News from archaeological sources

10 Jan 2011

At Current Archaeology 250 January 2011 there is news of the discovery of a wooden door that has been dated by its tree rings to 3063BC. Once again we are finding that people were not quite as backward in the Neolithic as academics have alleged in a constant snipe at novel ideas that are aired in an attempt to redress our understanding of our forebears. The door was found during excavations preceding the construction of an underground car park in Zurich, preserved in a wet environment. Traces of five separate settlement levels were found - between 3700 and 2500BC.

Aerial photographs taken 40 years ago have been used by archaeologists who have then gone on to find barns, houses and circular enclosures built around an oval courtyard, some 200 sites in a 100km area of the Caucasus mountains. They are being associated with the region's Kuban culture whose grave goods typically consist of ornately decorated battle axes (symbolising lightning bolts).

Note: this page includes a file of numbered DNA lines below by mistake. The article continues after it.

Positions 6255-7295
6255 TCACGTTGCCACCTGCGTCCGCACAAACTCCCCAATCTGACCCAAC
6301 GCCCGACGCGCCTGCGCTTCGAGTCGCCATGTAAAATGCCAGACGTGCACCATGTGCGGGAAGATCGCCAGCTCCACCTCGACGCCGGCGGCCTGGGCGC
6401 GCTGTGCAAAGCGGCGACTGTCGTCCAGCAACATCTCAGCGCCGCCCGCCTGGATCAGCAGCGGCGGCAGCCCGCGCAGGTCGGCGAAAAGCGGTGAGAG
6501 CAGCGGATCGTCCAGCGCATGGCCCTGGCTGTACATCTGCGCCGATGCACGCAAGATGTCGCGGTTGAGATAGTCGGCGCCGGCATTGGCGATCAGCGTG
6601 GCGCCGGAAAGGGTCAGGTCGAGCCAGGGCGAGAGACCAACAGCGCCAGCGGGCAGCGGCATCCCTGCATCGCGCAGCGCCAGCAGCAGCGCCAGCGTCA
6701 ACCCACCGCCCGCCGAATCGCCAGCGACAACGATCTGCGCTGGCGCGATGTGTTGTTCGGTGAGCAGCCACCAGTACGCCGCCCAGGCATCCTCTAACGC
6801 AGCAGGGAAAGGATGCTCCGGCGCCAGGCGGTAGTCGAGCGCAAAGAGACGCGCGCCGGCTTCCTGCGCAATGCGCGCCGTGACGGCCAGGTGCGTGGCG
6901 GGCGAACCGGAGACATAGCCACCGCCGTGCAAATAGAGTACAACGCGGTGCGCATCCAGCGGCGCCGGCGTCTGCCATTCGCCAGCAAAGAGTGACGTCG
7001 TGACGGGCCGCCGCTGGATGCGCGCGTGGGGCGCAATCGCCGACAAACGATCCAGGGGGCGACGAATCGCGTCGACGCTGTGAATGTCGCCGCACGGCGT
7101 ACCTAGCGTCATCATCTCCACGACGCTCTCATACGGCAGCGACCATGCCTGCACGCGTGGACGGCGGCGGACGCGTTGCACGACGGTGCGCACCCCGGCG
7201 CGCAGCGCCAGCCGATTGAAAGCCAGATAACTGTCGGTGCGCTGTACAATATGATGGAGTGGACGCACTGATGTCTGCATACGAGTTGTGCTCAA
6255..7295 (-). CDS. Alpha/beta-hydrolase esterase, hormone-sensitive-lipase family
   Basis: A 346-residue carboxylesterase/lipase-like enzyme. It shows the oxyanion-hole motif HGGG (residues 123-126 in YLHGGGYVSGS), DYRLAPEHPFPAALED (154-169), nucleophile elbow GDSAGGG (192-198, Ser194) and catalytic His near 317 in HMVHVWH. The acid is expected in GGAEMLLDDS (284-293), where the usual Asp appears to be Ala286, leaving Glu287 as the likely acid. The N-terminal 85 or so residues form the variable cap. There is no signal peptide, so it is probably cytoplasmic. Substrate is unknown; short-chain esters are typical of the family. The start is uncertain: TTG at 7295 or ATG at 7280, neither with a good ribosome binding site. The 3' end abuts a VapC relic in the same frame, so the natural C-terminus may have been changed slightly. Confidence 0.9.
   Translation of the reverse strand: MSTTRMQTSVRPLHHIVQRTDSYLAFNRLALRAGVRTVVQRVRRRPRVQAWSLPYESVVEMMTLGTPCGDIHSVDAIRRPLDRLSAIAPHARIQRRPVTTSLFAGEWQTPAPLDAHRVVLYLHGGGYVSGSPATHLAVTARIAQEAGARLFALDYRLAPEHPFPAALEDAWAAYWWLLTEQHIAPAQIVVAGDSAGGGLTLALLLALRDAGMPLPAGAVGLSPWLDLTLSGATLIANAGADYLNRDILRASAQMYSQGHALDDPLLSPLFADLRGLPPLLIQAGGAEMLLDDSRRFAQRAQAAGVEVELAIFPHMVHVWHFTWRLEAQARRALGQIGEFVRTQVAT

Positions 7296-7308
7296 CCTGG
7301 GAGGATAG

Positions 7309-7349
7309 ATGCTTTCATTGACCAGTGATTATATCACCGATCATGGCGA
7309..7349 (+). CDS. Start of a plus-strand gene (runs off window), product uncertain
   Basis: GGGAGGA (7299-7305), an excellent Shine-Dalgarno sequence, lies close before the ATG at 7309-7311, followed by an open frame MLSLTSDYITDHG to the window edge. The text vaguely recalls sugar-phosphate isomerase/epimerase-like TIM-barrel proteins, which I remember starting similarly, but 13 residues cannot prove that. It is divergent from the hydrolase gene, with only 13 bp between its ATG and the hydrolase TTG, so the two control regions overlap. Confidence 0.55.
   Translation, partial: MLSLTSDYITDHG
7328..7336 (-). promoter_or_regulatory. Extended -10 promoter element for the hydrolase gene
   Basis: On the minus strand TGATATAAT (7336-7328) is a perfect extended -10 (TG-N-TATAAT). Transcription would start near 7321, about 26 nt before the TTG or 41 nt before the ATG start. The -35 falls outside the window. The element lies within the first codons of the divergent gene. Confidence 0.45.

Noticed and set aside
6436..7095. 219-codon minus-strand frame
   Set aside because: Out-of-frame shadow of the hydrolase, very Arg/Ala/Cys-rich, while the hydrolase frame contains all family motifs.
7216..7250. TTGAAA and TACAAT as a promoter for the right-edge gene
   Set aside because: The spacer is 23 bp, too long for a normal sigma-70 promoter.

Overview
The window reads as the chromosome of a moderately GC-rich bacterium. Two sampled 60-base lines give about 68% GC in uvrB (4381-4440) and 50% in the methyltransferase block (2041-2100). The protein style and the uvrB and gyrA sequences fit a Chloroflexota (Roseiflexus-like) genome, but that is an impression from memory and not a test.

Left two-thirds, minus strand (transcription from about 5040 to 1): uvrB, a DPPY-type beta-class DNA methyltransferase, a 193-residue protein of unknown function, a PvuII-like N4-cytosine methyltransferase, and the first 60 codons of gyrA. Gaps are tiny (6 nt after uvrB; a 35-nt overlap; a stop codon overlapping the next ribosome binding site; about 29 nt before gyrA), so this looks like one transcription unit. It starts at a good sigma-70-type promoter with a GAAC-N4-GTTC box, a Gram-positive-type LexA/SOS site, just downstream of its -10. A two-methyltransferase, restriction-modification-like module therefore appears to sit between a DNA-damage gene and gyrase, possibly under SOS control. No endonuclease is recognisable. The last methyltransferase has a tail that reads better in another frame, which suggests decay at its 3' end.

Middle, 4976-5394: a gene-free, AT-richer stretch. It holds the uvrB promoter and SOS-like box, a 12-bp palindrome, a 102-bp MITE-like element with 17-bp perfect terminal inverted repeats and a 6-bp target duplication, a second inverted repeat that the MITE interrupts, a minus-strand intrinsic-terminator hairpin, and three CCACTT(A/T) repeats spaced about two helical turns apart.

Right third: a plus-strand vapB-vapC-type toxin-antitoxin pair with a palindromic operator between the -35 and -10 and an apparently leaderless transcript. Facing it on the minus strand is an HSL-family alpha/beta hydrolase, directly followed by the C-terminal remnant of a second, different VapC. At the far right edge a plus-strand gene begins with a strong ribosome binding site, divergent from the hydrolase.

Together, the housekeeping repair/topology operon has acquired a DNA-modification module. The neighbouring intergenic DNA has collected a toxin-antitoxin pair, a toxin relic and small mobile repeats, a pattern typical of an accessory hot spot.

At http://en.wikepedia.org/wiki/Helike there is a piece on Helike, a Greek city that sank in the winter of 373BC. It was founded in the Bronze Age and became the principle city of Achaea in the Iron Age and appears to have participated in the Trojan War as it is listed by Homer. The city was destroyed on a single winter night following the appearance of 'immense columns of flame'. Some five days previously, it is reputed, animals fled the town, as if aware of changes underground. The city sank along with a large tract of surrounding land, into the sea, and in tradition all the inhabitants perished. An attempt to recover bodies was made without success.